Mi Hijo, Mi Amor

Kevin Pham - Ecuador


October 10, 2013

Maria Eugenia. I obsessively repeatedher name over and over in my head. Maria Eugenia. Evangelical Christian. Works in a clothing store. Likes to volunteer at her church in her spare time and welcome new guests to her home. Maria Eugenia was going to be my first Mama Ecuatoriana. During in-country orientation when I was first handed information about my Quito homestay, thoughts of doubts and fears slowly crept into my head. Sure, I had taken two years of Spanish in middle school and another two at the beginning of high school, but the two years hiatus rendered my studies nearly useless. What if I had to communicate some important information and didn’t have the words? What if I did something culturally offensive and didn’t know it? What if this highly unlikely and hypothetical situation happened and that highly unlikely and hypothetical situation happened? A cascade of unrealistic fears clouded my mind.

Family pick-up day was an especially nerve-racking day. In a period of a little over a week, I had formed strong friendships with many in my country cohort. These people made me feel safe, and more importantly, understood English.  I did not feel prepared to leave the warmth of the Fellow’s Nest. All my worries, however, quickly vanished when the time finally came for Mama and me to meet in person.

Mama was the sweetest person in the entire country of Ecuador. She greeted me with a kiss on my cheek and held my hand as we left the hostel. As we entered her small yet comfy condo complex, she apologized that I had to carry my luggage up three flights of stairs because there was no elevator (though it was clearly not her fault). Speechless, partly because I was breathless from the lift and partly because my vocabulary was still horrid, all I could mutter was a sheepish “Si.” Mama took me by the hand when we finally made it into her home, and together we wandered into the kitchen. She opened the fridge and cabinets and assured me that all of this was for her “hijo.” When I had finished unpacking my clothes and settled in, she gave me a hug and happily proclaimed “Bienvenidos a nuestra casa mi amor.” I had never felt more at home away from home.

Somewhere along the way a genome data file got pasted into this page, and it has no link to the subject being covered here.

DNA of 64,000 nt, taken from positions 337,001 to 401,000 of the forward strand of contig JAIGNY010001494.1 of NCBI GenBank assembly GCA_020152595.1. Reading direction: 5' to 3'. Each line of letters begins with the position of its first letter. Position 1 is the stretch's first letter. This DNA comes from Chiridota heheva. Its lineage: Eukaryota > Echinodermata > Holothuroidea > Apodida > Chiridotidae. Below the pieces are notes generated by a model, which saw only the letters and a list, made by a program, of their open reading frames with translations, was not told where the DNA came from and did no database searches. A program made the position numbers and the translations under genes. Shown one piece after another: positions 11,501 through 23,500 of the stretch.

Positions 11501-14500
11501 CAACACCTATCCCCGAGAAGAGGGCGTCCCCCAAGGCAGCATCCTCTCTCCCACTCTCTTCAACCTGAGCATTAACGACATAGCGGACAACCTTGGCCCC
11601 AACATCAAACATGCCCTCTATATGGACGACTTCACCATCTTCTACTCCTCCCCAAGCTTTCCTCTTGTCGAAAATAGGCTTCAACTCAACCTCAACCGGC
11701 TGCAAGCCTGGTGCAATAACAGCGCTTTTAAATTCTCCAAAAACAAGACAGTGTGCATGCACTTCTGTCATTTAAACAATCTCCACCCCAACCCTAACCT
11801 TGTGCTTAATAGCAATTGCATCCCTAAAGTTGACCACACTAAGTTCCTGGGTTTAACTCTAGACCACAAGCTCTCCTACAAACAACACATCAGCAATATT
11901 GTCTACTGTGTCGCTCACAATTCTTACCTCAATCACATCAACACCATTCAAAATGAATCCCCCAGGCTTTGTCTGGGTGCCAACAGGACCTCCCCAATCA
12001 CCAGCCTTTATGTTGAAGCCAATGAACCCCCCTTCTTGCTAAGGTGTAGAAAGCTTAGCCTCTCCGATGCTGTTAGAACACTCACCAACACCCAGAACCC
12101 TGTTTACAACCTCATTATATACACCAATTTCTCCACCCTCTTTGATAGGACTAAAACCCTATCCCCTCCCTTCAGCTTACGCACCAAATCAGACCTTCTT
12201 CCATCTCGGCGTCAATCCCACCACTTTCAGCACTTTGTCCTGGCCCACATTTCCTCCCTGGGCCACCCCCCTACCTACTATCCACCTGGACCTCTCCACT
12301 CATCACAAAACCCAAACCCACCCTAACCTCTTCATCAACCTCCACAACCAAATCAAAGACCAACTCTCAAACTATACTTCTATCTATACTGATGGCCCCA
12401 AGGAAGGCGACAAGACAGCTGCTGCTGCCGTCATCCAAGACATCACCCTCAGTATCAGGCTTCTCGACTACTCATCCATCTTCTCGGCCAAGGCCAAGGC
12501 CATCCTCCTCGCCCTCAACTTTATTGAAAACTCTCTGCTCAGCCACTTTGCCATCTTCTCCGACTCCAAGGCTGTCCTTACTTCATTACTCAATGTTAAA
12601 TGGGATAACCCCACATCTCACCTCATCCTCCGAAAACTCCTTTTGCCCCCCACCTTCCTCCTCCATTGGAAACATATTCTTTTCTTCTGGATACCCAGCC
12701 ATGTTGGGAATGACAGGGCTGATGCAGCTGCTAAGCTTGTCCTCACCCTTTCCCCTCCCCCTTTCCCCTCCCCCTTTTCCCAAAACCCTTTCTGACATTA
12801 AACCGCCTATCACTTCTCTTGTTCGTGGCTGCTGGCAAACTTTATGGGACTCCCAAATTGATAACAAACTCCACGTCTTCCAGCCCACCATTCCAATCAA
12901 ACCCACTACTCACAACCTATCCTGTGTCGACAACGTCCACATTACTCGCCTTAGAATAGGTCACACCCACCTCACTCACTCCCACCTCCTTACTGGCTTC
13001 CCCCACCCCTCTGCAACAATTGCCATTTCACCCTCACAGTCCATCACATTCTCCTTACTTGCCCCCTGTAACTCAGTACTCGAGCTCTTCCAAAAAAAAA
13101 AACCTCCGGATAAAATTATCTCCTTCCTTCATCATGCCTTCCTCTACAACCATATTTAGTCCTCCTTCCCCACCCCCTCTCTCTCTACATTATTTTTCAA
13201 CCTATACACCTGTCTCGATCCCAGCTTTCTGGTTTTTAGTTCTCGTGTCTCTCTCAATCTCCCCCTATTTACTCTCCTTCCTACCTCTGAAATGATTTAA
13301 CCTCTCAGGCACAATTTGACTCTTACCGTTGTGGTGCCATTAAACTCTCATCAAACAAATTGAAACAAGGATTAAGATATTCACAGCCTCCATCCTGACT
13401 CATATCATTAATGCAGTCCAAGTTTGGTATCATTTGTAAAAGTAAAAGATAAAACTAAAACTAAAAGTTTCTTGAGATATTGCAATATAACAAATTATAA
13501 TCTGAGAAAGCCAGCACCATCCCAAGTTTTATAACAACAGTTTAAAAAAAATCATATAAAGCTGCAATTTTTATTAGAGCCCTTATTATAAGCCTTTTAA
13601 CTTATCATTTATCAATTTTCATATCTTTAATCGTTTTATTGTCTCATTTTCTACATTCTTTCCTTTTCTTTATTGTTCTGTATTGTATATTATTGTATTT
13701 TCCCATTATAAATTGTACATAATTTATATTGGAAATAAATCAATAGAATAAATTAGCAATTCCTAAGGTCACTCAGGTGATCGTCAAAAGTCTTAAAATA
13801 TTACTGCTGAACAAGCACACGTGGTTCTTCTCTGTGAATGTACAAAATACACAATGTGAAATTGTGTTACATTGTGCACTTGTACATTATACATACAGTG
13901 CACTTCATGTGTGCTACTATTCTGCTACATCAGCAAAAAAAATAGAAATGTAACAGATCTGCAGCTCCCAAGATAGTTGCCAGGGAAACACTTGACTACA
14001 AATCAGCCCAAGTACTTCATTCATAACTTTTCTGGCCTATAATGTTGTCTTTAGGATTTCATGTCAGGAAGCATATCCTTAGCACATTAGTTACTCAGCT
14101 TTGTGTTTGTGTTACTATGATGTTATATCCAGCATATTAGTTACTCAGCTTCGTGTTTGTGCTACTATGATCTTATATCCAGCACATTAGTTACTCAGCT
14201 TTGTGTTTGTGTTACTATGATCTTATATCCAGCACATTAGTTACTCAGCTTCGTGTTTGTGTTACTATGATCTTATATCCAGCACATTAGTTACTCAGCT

Over the course of our three weeks together, Mama incorporated me into her daily life. We visited her sister in Northern Quito. A schoolteacher by profession, my host aunt was a lively woman. She joked about giving me marijuana tea, and taught me words that I should not be saying. She owned a bakery named AngeI that I stumbled upon by accident while wandering to the Ministry of Interior Affairs.  I liked Tia. She reminded me of Mrs. Wist, a teacher from my high school. On Sunday, Mama and I went to church. As a non-Catholic in a country with a 90% Catholic majority, it came as no surprise that her church was modest in size with simple decor. For instance, they had chairs instead of pews for the church-goers. Her church stood in stark contrast with many of the fancy Catholic churches in the Old Town. What the church lacked in appearance, however, was replaced with exuberant energy. The service started with the youth group band leading what seemed like a massive karaoke-fest. For an hour, we clapped our hands, sang along to the lyrics, and moved our hips to the rhythm. Afterwards, the pastor’s wife led a passionate 2-hour sermon. Though I did not understand a single word of it, it was amazing to see people sobbing and dropping to their knees as the spirit of the Lord overcame them. Our visit to Otavalo’s Artisan Market would forever be another cherished memory. Rule One of Otavalo shopping is that you never pay full price for anything, and Mama was mad killing it with her bargaining skills. I left the market a happy man with 2 llama sweaters, 2 llama ponchos, 1 pair of llama socks, and 2 beautiful scarves in hand, all at non-gringo prices.

As I continue onto my second homestay and apprenticeship, I would like to thank Maria Eugenia for welcoming me with hospitable arms. Thank you for packing my lunch every day before I headed off to Spanish classes. Thank you for enforcing my 10PM curfew for my safety even though I hated it at the time. Thank you for being my first Mama Ecuatoriana. Thank you for everything.

(This blog is dedicated to my biological Mama, whose birthday was on October 1th.)

Kevin Pham